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U.S. Treasury recognizes IDB’s Basic Nutrition Program in Guyana

Secretary Timothy Geithner presented award to President Luis Alberto Moreno in Washington

The Inter-American Development Bank’s Basic Nutrition in Guyana was recognized for its development impact by the U.S. Treasury in an award ceremony today. 

U.S. Treasury Secretary Timothy Geithner presented the “Development Impact Honors” award to IDB President Luis Alberto Moreno during a ceremony on June 7 at the U.S. Treasury Department in Washington, D.C. 

The IDB Basic Nutrition Program in Guyana has benefited over 41,000 infants in 79 health centers. Distribution of micronutrient supplements “sprinkles” reduced overall cases of anemia by around 30 percent among pregnant women and children under five years old. 

Since 2002, the IDB has supported the Government of Guyana’s efforts to reduce early childhood malnutrition through a $5 million program. Malnutrition in Guyana is high by international standards, particularly among children between 6 months and 2 years old. Low birth weight and stunted growth are relatively high in Guyana compared to other countries. This is especially true in rural Amerindian communities, where rates of chronic malnutrition are higher.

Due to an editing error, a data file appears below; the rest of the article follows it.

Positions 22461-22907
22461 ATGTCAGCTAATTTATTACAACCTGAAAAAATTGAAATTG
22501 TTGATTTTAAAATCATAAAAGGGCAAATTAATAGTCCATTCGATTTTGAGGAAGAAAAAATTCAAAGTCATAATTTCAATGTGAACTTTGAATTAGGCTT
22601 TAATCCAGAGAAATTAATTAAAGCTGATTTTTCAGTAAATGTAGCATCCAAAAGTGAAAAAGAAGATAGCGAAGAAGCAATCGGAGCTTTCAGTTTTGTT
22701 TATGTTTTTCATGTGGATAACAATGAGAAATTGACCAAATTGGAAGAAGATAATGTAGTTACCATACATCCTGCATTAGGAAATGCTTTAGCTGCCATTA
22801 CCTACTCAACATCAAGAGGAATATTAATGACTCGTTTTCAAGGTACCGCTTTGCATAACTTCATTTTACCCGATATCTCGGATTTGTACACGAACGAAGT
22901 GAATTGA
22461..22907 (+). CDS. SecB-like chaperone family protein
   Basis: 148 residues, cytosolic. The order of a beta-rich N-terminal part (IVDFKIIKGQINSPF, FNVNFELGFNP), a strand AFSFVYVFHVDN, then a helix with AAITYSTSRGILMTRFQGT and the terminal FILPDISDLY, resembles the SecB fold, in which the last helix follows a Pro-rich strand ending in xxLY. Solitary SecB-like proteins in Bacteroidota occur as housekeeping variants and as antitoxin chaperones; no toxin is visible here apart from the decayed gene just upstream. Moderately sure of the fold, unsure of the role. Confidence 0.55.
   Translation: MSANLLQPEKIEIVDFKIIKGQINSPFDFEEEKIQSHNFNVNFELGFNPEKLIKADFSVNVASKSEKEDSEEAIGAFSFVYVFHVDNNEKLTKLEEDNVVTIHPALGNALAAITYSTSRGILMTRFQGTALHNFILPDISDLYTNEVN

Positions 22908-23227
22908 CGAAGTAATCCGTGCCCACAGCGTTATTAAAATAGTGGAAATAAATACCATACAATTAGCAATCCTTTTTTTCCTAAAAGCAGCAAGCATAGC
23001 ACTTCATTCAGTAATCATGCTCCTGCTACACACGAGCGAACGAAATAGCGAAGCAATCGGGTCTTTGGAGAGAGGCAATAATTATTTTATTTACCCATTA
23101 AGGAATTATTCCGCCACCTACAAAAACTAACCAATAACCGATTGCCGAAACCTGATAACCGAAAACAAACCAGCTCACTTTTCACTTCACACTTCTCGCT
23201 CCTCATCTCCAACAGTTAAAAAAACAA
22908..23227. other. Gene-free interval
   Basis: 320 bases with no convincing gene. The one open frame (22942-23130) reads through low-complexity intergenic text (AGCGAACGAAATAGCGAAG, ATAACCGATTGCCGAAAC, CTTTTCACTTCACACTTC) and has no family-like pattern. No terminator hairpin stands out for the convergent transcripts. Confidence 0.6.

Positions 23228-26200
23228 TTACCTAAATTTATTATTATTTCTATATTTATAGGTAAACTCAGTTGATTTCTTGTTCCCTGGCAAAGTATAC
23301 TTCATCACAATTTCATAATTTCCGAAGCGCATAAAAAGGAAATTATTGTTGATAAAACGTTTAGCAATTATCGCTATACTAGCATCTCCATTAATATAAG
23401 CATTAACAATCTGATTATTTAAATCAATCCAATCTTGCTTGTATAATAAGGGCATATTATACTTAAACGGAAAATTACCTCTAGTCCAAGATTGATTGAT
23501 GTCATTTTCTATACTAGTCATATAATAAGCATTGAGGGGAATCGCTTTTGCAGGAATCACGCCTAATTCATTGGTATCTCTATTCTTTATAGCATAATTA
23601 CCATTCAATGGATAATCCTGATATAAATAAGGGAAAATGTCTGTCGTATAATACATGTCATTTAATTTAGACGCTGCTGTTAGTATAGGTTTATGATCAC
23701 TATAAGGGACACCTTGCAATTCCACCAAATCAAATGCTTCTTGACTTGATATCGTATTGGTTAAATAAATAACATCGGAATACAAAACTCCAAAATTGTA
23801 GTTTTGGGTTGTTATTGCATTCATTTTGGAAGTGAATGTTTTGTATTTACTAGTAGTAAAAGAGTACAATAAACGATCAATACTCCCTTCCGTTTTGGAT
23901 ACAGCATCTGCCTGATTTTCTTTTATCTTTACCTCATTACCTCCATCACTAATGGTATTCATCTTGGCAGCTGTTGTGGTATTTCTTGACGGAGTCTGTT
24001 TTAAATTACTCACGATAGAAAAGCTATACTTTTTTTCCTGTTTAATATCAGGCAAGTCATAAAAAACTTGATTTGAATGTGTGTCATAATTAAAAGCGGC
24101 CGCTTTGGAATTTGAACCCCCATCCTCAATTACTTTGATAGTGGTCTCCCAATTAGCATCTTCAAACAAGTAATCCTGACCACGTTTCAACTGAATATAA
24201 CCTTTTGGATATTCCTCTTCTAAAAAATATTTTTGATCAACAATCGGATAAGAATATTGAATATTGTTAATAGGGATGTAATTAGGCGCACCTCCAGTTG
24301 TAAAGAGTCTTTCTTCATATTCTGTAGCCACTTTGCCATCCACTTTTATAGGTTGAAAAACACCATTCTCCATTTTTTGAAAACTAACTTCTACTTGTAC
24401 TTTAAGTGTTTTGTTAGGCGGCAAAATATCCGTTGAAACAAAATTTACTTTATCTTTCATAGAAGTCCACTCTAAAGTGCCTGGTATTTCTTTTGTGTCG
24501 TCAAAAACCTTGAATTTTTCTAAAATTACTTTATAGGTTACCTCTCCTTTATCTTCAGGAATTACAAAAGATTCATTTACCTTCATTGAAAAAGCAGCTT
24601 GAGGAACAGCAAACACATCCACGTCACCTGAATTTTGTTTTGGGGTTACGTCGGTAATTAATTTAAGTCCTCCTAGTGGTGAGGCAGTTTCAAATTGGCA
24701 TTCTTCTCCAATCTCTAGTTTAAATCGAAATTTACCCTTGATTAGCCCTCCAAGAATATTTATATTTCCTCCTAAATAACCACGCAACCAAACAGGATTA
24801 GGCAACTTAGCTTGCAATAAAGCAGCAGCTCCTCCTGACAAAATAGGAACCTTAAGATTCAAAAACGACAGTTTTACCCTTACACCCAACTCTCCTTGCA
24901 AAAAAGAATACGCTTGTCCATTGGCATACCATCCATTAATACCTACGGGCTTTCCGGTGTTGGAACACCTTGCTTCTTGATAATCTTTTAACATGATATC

Children receive micronutrient supplements and food coupons under the program. The program also finances training in basic nutrition and communication skills for health staff, along with communication campaigns to promote better nutrition. 

Coupon distribution and other program activities reduced by about 30 percent the prevalence of poor food consumption and altered metabolic state in participating communities. The incidence of moderately and severely stunted growth was reduced by 21 percent, and breastfeeding rates improved by 12 percent. 

“I am especially pleased that you have chosen to recognize the Basic Nutrition Program in Guyana, because this program tackles a problem that often stays below the radar. Stunting is the result of chronic nutritional deficiency during the first thousand days of a child’s life,” said President Moreno. “Today the IDB is focused on learning more about what works –and about what doesn’t work. We are using what we learn to craft programs, like this one in Guyana, that unleash the potential of our people,” he added. 

A total of over 55 organizations were nominated for the awards, which were inaugurated this year. Along with the IDB, the U.S. Treasury recognized programs carried out by the African Development Bank, the Asian Development Bank and the World Bank. 

The Guyana program has been featured in the new online platform called MapAmericas which allows users to easily view and track the results of development projects financed by the IDB and carried out by member countries in Latin America and the Caribbean.

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